Lead can cause serious health problems if too much enters the body, including long-term developmental problems in children. For additional information on the health effects of lead in childhood please refer to the New Jersey Department of Health’s website.

Why might a school have lead in its water?

Lead is unusual among drinking water contaminants in that it seldom occurs naturally in water. Lead enters drinking water primarily as a result of the corrosion, or wearing away, of materials containing lead in the fixtures, plumbing and service line. Even though a public water supplier may deliver water that meets all federal and state public health standards for lead, there may be lead in the drinking water because of the plumbing in the facility.

Brass faucets, fittings, and valves that were made prior to Jan. 4, 2014 including those advertised as “lead-free,” may contribute lead to drinking water. Federal law currently requires end-use brass fixtures, such as faucets, to be at least 99.75 percent lead-free to be labeled as such. However, prior to Jan. 4, 2014, a fixture could have as much as 8 percent lead content and still be labeled “lead free.” Consumers should be aware of this when choosing fixtures and take appropriate precautions.

Don’t water companies and municipalities have responsibility for this?

Under the federal Lead and Copper Rule, public water systems are responsible for sampling for lead periodically at representative sites throughout their system. If more than 10 percent of the results find lead present in the water above 15 parts per billion, the water system is required to pursue appropriate treatment to reduce lead levels below the Action Level of 15 ppb and to conduct public education. The vast majority of the state’s public water systems do not have elevated levels of lead in their water. Since January 2015, only 8 of 587 community water systems exceeded the permissible levels of lead. Of almost 300 schools and childcare facilities served by their own well (known as nontransient noncommunity water systems), only 13 exceeded the lead action level during this same time period. All of these water systems are required by regulations to take steps to remediate the problem and conduct ongoing public education.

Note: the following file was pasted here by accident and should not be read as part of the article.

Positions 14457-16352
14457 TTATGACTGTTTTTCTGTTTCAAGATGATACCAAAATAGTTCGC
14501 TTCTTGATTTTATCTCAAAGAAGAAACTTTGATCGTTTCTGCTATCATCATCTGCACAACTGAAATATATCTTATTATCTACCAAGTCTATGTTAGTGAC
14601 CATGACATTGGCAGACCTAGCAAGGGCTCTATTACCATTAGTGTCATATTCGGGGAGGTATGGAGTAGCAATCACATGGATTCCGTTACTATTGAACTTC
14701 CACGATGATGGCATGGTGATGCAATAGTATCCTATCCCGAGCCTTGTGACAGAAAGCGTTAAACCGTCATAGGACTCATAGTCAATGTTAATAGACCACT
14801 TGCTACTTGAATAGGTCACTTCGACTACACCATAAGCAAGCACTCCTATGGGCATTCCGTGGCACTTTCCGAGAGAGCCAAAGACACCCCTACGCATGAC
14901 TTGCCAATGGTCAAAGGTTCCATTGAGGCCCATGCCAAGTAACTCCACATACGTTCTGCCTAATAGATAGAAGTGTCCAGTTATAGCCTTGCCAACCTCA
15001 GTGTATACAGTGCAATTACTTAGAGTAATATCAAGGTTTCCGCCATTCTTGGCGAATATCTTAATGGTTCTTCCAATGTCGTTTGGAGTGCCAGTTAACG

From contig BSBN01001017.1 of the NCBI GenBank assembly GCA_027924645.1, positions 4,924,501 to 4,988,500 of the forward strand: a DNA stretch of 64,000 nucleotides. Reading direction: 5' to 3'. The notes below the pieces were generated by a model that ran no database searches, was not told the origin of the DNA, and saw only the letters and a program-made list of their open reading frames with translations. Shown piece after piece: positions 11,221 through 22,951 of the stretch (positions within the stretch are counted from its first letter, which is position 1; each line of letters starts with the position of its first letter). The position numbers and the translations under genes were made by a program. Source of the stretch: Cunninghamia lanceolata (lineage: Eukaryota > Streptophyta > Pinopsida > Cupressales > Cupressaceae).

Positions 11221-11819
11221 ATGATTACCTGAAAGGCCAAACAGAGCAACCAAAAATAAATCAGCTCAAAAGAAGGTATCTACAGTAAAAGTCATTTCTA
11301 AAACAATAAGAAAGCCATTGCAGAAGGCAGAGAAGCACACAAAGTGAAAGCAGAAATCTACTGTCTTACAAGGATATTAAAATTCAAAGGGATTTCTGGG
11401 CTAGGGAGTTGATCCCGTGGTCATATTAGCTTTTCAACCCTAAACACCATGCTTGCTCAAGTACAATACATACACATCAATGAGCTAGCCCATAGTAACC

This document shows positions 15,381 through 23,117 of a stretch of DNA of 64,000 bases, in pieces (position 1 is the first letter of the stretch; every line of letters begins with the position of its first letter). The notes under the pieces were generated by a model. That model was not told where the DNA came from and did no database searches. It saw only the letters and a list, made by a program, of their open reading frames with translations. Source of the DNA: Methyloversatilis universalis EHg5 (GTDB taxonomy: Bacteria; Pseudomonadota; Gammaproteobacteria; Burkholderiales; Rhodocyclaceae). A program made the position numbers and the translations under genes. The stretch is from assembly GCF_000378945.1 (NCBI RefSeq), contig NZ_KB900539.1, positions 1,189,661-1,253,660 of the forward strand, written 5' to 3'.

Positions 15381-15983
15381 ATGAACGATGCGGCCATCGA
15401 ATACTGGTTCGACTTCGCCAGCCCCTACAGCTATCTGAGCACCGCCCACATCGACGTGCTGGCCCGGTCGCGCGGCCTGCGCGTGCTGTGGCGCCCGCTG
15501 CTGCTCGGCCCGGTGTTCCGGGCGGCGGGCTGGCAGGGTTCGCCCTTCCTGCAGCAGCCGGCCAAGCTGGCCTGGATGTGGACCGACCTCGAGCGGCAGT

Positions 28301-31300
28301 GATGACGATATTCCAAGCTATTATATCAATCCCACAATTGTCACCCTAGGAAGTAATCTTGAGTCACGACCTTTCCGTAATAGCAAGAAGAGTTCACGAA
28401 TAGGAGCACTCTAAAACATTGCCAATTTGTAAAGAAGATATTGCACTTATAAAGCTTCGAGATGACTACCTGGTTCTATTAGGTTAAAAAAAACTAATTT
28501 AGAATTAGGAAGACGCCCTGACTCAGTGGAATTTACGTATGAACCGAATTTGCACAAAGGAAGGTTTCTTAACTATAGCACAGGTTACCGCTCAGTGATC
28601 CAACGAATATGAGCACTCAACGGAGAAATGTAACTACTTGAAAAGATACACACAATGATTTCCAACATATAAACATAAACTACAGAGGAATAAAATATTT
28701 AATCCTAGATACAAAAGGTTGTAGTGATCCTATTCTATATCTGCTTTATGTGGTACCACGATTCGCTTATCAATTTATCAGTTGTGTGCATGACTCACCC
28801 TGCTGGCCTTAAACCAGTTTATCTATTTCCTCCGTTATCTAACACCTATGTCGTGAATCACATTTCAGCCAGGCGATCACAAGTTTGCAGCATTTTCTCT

What are New Jersey’s requirements for lead testing of the water at schools? Must all water be tested or just drinking water?

As of July 13, 2016, public school districts, charter schools, renaissance schools, jointure commissions, educational services commissions, approved private schools for students with disabilities acting under contract to provide educational services on behalf of New Jersey public school districts, as well as certain state-funded early childcare facilities and receiving schools have one year to test all drinking water outlets, which are water outlets where water can be consumed or used for food preparation. This includes drinking water fountains, water coolers, ice machines, kitchens faucets, cafeteria taps, food preparation sinks, teacher lounge sinks, nurse’s office sinks, and sinks with a bubbler. Water outlets that do not provide drinking water (such as custodian’s sinks or showers) do not have to be tested.